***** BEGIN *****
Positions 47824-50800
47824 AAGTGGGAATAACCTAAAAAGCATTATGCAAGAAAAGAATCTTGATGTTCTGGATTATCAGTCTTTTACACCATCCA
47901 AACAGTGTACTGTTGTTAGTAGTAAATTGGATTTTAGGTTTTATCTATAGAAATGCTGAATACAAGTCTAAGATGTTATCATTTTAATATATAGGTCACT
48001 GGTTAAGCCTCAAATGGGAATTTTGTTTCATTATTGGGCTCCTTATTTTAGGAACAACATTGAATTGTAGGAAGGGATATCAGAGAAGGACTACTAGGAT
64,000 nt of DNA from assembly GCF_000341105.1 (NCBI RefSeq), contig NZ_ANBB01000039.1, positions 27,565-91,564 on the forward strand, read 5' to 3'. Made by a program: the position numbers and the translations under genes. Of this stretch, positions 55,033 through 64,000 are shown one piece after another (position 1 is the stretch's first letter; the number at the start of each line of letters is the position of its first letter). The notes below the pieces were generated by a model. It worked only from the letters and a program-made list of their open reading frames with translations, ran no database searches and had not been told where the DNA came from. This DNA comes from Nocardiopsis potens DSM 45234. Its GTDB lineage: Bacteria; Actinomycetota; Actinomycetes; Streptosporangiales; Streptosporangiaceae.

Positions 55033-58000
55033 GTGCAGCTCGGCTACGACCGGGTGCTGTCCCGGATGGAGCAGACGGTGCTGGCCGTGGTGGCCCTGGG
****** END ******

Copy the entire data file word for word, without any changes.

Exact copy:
Positions 47824-50800
47824 AAGTGGGAATAACCTAAAAAGCATTATGCAAGAAAAGAATCTTGATGTTCTGGATTATCAGTCTTTTACACCATCCA
47901 AACAGTGTACTGTTGTTAGTAGTAAATTGGATTTTAGGTTTTATCTATAGAAATGCTGAATACAAGTCTAAGATGTTATCATTTTAATATATAGGTCACT
48001 GGTTAAGCCTCAAATGGGAATTTTGTTTCATTATTGGGCTCCTTATTTTAGGAACAACATTGAATTGTAGGAAGGGATATCAGAGAAGGACTACTAGGAT
64,000 nt of DNA from assembly GCF_000341105.1 (NCBI RefSeq), contig NZ_ANBB01000039.1, positions 27,565-91,564 on the forward strand, read 5' to 3'. Made by a program: the position numbers and the translations under genes. Of this stretch, positions 55,033 through 64,000 are shown one piece after another (position 1 is the stretch's first letter; the number at the start of each line of letters is the position of its first letter). The notes below the pieces were generated by a model. It worked only from the letters and a program-made list of their open reading frames with translations, ran no database searches and had not been told where the DNA came from. This DNA comes from Nocardiopsis potens DSM 45234. Its GTDB lineage: Bacteria; Actinomycetota; Actinomycetes; Streptosporangiales; Streptosporangiaceae.

Positions 55033-58000
55033 GTGCAGCTCGGCTACGACCGGGTGCTGTCCCGGATGGAGCAGACGGTGCTGGCCGTGGTGGCCCTGGG